Doris Chung, a Glorious investor relations official, didn’t immediately reply to an e-mail and telephone call seeking comment. Fantasia media relations official Zheng Jingya said the company can pay its offshore debt.

Kaisa, which failed to pay $52 million of interest on two of its dollar bonds after a 30-day grace period expired over the weekend, has said that in a liquidation, overseas creditors may get as little as 2.4 percent of their money back.

Standard & Poor’s said in a report last week that the earnings and profitability of some Chinese property developers may deteriorate further in 2015, and more defaults can’t be ruled out.

Record Sales

Still, it’s not as if the investors who bought developers’ debt have all had a bad run. Kaisa 2018 notes, now trading at 57.4 cents on the dollar, were as high as 104.7 cents on the dollar in August 2014. Debentures of Country Garden Holdings Co. sold at 99.05 cents on the dollar in August 2010 with a 10.5 percent coupon are at 102 cents.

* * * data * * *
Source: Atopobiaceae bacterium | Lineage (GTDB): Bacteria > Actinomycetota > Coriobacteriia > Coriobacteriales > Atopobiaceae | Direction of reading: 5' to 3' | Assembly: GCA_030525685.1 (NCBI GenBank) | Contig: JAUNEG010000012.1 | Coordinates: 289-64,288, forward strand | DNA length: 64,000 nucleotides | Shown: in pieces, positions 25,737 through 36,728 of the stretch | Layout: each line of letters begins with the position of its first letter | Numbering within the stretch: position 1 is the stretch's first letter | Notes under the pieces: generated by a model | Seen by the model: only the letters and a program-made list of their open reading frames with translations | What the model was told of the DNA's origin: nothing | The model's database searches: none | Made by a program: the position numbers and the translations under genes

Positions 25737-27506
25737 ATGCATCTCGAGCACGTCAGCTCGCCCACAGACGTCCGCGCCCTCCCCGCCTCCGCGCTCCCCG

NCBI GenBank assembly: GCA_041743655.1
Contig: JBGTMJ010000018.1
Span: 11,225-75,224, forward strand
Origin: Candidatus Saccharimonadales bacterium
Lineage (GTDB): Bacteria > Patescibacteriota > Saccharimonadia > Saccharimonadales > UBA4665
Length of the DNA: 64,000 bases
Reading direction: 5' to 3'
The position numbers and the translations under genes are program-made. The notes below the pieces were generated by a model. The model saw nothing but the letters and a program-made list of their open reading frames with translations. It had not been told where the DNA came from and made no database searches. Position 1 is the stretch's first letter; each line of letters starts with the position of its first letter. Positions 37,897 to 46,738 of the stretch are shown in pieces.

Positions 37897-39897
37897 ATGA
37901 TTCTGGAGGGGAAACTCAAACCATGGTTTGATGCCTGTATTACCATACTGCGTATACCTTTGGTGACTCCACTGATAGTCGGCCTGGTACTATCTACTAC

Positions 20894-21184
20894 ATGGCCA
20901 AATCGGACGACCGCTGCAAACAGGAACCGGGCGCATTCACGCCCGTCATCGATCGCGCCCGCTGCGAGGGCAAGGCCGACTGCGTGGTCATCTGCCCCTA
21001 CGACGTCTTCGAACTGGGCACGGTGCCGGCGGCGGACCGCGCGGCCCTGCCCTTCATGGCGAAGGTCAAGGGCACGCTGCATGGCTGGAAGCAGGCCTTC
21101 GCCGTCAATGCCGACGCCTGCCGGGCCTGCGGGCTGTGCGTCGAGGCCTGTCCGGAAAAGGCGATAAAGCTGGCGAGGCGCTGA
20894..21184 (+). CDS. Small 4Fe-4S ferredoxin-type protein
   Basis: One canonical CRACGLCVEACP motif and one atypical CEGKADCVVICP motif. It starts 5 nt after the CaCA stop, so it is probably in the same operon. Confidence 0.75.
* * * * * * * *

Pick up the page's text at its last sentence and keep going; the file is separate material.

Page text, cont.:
Investors’ insatiable demand for yield also helped fuel sales. Since 2011, offshore bond sales have increased consistently, peaking last year when developers sold $15.7 billion of debt, bringing the total outstanding amount to $41 billion. That’s 30 percent of all junk-rated debt in Asia, according to Clement Chong, a senior credit analyst at NN Investment Partners BV, which had 186 billion euros ($199 billion) under management as of Dec. 31.

Creditor Rights

“Issuances from Chinese property companies will continue to dominate U.S. dollar bond supply in the Asian high-yield market given the large investment needs of this sector coupled with the funding limitations onshore,” Chong said. “Whilst the government has relaxed onshore funding restrictions for the sector, to date, only a small number of larger property companies have been able to tap the onshore capital markets.”